09 February 2015
To Be (responsive) or Not To Be (responsive), That Is the Question
These days, virtually all website providers are pushing responsive websites. So what exactly is a responsive website and do you really need one?
A responsive website is basically a site that alters its look and lay-out based on the size of screen the visitor views it on. So whether this is on a widescreen monitor, a tablet, or mobile phone, the website look and navigation is always optimised for that particular platform. It is impressive and useful technology and the argument put forward is that more and more people use their tablets and mobile devices to surf the internet, so having a responsive website to cater for this is vital.
But is it?
Research group Kleiner Perkins Caufield Byers, specialists in reviewing technology trends, announced in 2008 that “mobile to overtake fixed internet access by 2014”. As it is now 2015, we can have a look back to see if that turned out to be true.
According to research done by SmartInsights in January 2015, the most popular devices used to search the internet are as follows:
Smartphone (mobile) 80%
Games Console 37%
Smart TV 34%
Smart Watch 9%
Smart Wristband 7%
So even though desktop PC’s are still top, smartphones especially have made significant inroads, and tablet usage too is on the up. However, given that 91% of the people survey still use their desktop PC, mobile use has hardly overtaken it.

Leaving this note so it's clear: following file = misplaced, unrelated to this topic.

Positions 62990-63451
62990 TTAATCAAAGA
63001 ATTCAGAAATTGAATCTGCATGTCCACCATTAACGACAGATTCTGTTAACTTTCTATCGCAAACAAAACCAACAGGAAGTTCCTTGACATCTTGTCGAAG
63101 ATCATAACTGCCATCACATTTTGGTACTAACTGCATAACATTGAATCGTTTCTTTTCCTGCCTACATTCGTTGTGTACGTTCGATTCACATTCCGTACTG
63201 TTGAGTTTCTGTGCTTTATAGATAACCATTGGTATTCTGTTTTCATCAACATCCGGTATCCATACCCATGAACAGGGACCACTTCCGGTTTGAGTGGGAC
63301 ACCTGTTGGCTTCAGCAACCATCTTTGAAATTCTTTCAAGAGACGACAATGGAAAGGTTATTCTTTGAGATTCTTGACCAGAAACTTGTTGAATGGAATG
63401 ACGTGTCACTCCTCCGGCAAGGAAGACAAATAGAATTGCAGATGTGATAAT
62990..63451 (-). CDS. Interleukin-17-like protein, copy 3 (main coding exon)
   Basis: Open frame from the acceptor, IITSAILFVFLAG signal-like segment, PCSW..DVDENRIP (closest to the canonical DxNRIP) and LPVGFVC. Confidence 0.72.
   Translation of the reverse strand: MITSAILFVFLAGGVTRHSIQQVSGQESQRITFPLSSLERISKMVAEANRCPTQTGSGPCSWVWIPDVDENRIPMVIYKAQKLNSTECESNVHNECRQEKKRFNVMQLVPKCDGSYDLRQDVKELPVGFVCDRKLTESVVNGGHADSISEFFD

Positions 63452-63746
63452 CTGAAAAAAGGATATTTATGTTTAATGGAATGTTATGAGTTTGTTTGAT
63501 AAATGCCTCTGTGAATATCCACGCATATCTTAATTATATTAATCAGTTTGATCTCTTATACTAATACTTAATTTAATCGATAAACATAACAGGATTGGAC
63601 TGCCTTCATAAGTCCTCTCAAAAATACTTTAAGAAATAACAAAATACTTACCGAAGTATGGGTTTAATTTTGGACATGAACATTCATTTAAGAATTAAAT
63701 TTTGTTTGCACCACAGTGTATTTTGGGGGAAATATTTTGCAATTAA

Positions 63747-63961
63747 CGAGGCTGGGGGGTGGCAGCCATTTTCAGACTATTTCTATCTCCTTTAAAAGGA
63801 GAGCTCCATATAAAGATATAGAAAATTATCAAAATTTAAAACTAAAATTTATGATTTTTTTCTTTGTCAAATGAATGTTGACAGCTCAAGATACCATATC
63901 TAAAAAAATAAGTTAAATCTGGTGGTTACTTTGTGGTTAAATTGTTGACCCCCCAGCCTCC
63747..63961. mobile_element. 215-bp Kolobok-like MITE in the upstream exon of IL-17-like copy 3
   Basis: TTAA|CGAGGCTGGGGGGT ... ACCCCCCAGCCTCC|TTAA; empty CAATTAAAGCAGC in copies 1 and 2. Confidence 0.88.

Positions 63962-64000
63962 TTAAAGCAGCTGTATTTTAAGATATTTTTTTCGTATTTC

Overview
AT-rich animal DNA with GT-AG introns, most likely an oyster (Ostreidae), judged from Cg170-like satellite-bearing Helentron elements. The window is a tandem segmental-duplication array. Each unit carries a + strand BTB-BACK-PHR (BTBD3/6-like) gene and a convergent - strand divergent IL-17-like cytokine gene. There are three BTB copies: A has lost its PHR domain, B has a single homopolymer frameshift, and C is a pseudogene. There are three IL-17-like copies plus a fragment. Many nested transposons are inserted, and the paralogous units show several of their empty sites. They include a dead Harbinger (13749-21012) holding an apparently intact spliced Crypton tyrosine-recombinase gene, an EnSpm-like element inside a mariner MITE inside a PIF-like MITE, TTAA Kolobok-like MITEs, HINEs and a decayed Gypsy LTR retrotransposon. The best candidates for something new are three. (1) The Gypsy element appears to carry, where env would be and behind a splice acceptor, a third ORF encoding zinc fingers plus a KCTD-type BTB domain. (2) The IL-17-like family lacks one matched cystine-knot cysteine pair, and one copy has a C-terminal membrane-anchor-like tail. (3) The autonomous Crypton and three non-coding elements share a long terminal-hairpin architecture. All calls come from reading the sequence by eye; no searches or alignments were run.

It is important to note, of course, that a large number of people are “multiscreening”, i.e. not limiting themselves to just one device to search online. In fact the number of people multiscreening is increasing as research has shown that in July 2014 53% of surveyed people were mutliscreening, whereas in December 2014 this had increased to 57%.
So even though the rise of mobile has not “killed off” the use of desktop PCs as predicted, more people are using other devices, as well as their PCs, to engage with websites.
So do I need a responsive website or don’t I?
The answer is; it depends. It depends on your business, your products and your audience. If your business is targeting other businesses, chances are most of your audience will be using their work PCs to gain information. If on the other hand, you sell say, video games, the percentage of users using their console to visit your site is likely to be much higher than the norm.
The best way to identify what your audience is doing is checking your website’s Google Analytics (or equivalent) and monitor the traffic breakdown per device, which will give you a clear indication of what device your customers use to visit your site. You can then determine your responsive needs accordingly!BACK TO LISTING
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